Bach: Goldberg Variations

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5.0 out of 5 star rating 5.0

LABELS: Hyperion
WORKS: Goldberg Variations
PERFORMER: Angela Hewitt (piano)
The most striking aspect of the Goldberg Variations, as organist and harpsichordist John Butt has pithily noted, is that Bach, using ‘virtually every stylistic and affective device at his disposal… provides a comprehensive, encyclopedic view of his musical world through the narrow focus of a single harmonic form’. Bach celebrates this diversity-in-unity both intellectually, in the music’s variety of structure, canon to toccata to quodlibet, and emotionally, in a compass of expression that ranges from exuberant brilliance to sombre introspection.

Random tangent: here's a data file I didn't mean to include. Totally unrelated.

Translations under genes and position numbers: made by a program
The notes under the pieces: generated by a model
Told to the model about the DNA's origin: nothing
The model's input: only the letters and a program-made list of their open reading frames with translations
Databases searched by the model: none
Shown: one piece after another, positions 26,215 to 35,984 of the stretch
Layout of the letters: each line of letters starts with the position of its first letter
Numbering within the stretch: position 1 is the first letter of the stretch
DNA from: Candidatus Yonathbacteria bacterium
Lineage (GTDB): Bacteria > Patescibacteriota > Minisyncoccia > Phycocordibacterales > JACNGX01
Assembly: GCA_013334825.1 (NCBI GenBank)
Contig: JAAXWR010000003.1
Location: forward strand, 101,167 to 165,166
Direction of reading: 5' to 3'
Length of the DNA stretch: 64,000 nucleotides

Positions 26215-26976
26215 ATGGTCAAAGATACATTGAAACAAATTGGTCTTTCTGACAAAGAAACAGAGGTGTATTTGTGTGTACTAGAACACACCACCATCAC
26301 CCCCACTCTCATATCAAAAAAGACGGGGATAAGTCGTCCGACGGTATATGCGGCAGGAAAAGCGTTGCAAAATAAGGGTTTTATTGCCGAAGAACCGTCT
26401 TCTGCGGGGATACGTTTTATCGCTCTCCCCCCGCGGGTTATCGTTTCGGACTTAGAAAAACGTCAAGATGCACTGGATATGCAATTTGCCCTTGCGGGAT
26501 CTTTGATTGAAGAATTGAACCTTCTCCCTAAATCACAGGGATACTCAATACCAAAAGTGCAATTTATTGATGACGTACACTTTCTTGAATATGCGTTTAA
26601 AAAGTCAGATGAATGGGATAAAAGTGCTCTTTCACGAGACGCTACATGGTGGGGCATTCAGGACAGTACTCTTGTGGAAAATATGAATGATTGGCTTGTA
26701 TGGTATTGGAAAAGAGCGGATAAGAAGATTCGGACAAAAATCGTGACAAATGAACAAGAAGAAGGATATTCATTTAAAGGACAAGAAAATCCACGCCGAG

A major attraction of Angela Hewitt’s new recording is her ability to bring out the character of each variation with vivid particularity: Var. 13 could not sing more tenderly, Var. 23 cavorts with an irresistible sense of fun. No less outstanding are the clarity with which she differentiates voices, and (a hallmark of her previous Bach recordings) the wonderful rhythmic vitality she imparts to the music: her slower tempi retain a lilting grace, the faster leap and sparkle with deft facility. Hewitt’s single most winning attribute, however, may be her talent for divining the joyful in Bach. Her notes make clear that she sees joy as a defining quality of the Goldberg Variations, and her playing gives it wing with delightful, sometimes amazing, aplomb.


Benchmark contenders (on piano) would include Glenn Gould’s two historic yet eccentric recordings, plus Daniel Barenboim’s lovely 1989 in-concert set, distinguished by its serene beauty and smooth control. But it’s Hewitt’s disc, exquisite artistry commingling with infectious exhilaration, that currently gives me most pleasure. Graham Lock